In the town of Pontida at the foot of the Italian Alps, Alberto Frassoni cheerfully admits he knows nothing about the country’s upcoming referendum, not even the date.
What the unemployed 48-year-old does know is that the economy isn’t working for him.
“The euro ruined us because prices doubled,” says Frassoni, who supports the anti-immigrant Northern League that wants Italy to abandon the single currency. “A few things have changed, there are better public services for young and old people, but my job opportunities haven’t changed.” Foreigners “have taken work away from me,” he says.
It’s the sort of discontent that populists are thriving on, taking them from the vocal fringes of politics right into the mainstream. After Britain’s stunning decision to withdraw from the European Union, now comes another ballot that could topple a leader should Italy defy Prime Minister Matteo Renzi over what, on paper at least, is the constitutional issue of reducing the size and powers of the Senate.
Should the December 4th referendum fail, Renzi has promised to resign as PM, and a narrow loss is looking more and more possible as Italy turns to protectionism and populism (sound familiar?)
What is clear is that many voters don’t know what it’s really about. They fret over the economy, immigration and Italy’s future in or out of the euro.
Renzi, 41, now has a little over a month to champion a reform that promises to end the political instability that has toppled dozens of governments since World War II. But polls show he could be narrowly defeated, an outcome that is likely to lead to elections and potentially a leader who wants to take Italy out of the euro.
Pontida stands out neither for its beauty nor rough edges, riches nor poverty. Every year, though, it hosts the annual rally of the Northern League, making it a touchstone for its followers. A poster on the main street proclaims: “Renzi slave of Europe and banks.”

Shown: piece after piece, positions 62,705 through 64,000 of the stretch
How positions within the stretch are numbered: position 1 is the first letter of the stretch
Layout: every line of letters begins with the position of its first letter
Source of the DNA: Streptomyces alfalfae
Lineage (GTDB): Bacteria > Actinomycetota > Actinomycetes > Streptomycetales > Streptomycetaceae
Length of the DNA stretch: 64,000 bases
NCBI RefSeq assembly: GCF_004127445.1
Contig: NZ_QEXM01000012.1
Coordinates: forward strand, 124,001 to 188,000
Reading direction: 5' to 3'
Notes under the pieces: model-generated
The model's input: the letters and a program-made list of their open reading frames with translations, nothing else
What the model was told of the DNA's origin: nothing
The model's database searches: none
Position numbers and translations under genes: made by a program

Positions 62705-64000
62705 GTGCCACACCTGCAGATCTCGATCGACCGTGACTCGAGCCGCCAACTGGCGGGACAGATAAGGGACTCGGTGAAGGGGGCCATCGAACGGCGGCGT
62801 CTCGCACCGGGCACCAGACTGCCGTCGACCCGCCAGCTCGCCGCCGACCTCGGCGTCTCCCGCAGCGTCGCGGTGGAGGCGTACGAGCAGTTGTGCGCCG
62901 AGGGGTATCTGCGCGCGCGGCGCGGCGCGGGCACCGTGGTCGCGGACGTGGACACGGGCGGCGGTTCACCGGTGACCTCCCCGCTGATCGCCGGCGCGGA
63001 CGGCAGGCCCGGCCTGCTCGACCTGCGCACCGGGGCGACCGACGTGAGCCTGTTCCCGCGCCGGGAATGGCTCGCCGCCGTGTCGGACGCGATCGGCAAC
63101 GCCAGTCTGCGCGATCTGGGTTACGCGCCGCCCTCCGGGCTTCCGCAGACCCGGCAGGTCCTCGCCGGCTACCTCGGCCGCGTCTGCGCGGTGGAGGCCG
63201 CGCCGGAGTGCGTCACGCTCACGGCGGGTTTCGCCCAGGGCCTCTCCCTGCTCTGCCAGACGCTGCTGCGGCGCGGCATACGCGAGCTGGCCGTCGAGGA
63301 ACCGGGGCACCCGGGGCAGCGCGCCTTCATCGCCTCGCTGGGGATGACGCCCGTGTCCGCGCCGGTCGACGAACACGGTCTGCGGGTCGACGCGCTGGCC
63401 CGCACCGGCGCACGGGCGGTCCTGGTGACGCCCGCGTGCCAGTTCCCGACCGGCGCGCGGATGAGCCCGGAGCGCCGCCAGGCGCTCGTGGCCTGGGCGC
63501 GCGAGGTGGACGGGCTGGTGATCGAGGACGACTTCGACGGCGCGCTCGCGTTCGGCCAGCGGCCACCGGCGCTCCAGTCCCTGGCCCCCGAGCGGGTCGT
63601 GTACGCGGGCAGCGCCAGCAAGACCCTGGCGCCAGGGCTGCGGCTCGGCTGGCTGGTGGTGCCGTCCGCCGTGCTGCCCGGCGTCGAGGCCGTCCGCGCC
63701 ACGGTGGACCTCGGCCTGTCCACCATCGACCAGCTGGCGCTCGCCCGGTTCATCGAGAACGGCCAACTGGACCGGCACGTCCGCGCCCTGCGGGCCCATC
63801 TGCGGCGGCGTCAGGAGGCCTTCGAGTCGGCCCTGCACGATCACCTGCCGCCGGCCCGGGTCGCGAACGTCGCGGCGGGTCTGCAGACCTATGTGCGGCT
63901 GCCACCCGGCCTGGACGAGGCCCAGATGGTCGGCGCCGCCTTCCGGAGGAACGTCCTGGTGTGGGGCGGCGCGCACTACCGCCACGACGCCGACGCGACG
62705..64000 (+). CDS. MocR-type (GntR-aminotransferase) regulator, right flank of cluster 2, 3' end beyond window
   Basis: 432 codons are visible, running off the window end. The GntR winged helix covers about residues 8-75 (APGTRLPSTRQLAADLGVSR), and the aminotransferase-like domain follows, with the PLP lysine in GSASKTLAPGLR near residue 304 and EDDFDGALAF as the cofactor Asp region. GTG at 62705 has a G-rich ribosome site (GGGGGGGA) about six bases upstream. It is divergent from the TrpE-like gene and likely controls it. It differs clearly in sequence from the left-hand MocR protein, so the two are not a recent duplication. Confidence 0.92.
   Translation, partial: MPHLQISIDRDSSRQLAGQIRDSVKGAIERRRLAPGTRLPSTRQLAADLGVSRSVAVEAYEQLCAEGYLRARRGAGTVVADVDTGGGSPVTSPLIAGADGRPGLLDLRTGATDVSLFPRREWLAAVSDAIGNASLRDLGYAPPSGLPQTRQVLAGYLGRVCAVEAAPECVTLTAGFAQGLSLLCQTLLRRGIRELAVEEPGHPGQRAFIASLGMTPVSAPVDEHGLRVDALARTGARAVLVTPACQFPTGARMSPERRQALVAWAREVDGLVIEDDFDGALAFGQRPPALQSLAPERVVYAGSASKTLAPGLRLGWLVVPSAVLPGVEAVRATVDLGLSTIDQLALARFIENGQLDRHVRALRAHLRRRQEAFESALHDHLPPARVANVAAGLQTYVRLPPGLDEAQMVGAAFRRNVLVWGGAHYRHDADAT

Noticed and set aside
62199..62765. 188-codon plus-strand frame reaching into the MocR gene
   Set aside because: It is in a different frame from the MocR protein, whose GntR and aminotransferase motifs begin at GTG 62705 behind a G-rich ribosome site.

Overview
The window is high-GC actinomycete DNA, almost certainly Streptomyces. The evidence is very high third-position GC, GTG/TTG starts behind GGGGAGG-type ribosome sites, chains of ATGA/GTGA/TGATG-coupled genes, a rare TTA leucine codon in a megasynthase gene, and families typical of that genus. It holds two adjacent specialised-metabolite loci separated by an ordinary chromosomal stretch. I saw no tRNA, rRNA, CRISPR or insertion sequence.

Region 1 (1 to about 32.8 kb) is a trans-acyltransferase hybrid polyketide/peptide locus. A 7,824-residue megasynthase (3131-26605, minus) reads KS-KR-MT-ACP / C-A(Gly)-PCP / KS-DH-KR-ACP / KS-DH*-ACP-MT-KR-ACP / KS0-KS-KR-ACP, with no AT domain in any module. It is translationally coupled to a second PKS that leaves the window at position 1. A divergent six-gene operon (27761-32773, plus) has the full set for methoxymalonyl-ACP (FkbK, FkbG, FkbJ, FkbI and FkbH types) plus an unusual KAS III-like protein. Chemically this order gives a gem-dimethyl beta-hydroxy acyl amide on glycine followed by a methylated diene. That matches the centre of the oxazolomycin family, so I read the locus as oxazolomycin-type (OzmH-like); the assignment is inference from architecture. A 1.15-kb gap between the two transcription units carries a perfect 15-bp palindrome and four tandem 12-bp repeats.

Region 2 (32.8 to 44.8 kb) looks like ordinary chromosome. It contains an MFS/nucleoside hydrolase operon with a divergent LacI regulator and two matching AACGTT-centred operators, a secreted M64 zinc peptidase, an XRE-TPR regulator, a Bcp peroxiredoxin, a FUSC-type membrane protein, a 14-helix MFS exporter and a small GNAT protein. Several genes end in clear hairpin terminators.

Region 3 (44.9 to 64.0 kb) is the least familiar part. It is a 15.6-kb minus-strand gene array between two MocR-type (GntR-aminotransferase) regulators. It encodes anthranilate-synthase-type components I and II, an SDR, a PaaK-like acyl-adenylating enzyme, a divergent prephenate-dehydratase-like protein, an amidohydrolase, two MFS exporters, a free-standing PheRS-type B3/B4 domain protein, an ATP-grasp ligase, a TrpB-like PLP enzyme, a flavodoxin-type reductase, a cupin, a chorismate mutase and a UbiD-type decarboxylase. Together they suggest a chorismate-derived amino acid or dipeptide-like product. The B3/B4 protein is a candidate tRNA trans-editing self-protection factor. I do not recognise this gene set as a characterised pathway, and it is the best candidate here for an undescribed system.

The good news for the prime minister is that Frassoni, a former delivery driver, is among a third of the electorate who polls show might not even vote. There’s also at least 20 percent of voters who haven’t made up their minds in surveys that put Renzi’s “Yes” campaign trailing by four percentage points.
It's a bold move by Renzi, but if it fails, Italy will almost certainly elect a PM who will want to make sure that Italy is the next country out of the euro currency or the EU entirely.
Keep an eye on this one. So far the EU has dodged plebiscite bullets in Spain but Lithuania's new government is very nationalist and more such elections around Europe are certainly on the way, the big one being France next year where President Hollande is pretty much doomed and Marine Le Pen and her French Trumpites are waiting in the wings.
2017 is the year the EU could crack up completely, folks. We may get out alive in November but the rest of the world won't be so lucky.